What you need to know:
- Indeed, most reports are showing little optimism, with the more positive ones talking of a stagnant market. Analysts, market professionals, journalists, and ordinary people are all seeking explanations for these new market dynamics.
- The greatest problem is that the economic growth registered in the past few years was mainly attributable to big infrastructural projects and public expenditure based on huge loans; the private sector’s contribution was minimal.
- While some people read a sense of overall price stability in these figures, the trend in the past four quarters points to the underlying demand-and-supply characteristics.
After a remarkable boom in the past few years, the property market in experiencing a downturn. While most reports have been showing signs of a market slowdown since the second half of 2013, most people ignored this and continued investing in the market.
Today, as if taken by surprise, many industry players are struggling to liquidate their positions, sell or even rent out. More recently, the market has been facing additional pressure thanks to the prolonged electioneering period. Then there are local macroeconomic and international economic developments.
Indeed, most reports are showing little optimism, with the more positive ones talking of a stagnant market. Analysts, market professionals, journalists, and ordinary people are all seeking explanations for these new market dynamics.
Basic economics and business principles show that all markets operate in cycles, which depend on the sustainability and real growth of an economy. Those who believe the property market is different are simply wrong.
Examples abound of markets which, under different circumstances, followed the cyclical course. Dubai, Russia, Spain, Greece, Ukraine, the US are examples of markets that did well for a time before collapsing; some did recover and even make profits again. Kenya is no different in principle. But while the country has its own dynamics and characteristics, the main principles of investment, finance and economics apply the world over.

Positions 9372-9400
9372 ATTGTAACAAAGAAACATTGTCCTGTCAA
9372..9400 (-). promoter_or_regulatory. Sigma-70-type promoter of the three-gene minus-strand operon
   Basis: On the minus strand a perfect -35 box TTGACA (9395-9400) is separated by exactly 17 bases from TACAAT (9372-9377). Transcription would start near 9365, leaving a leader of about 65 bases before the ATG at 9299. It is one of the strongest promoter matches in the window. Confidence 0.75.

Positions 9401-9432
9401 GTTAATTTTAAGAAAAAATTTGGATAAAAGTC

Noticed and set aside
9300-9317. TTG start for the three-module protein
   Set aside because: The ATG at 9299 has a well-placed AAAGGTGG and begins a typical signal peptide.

Still, the downturn is no reason to panic. What should worry investors and those who bought properties using expensive mortgages and loans is the market’s ability to recover.
Let’s look at some characteristics of the Kenyan economy that help one understand how the market cycle operates.
First, Kenya has lost its status as East Africa’s economic powerhouse. Ethiopia has officially taken over as the region’s economic giant, with International Monetary Fund (IMF) figures indicating that its annual economic output (GDP) this year is expected to be $78 billion (Sh6.3 trillion), up from last year’s $72 billion (Sh8 trillion). Its economic growth since 2015 has been put at 10.8 per cent, placing it well ahead of Kenya. And while the economies of most of the other EA countries are expected to grow, Kenya’s is expected to continue slowing down, according to the World Bank, IMF and other forecasts, with some saying it will fall below 5 per cent this year.
The economy’s growth during the first quarter of 2017 was the slowest, compared with corresponding quarters since 2013. This makes the downward revisions of the economy’s growth outlook for the year plausible.
The greatest problem is that the economic growth registered in the past few years was mainly attributable to big infrastructural projects and public expenditure based on huge loans; the private sector’s contribution was minimal.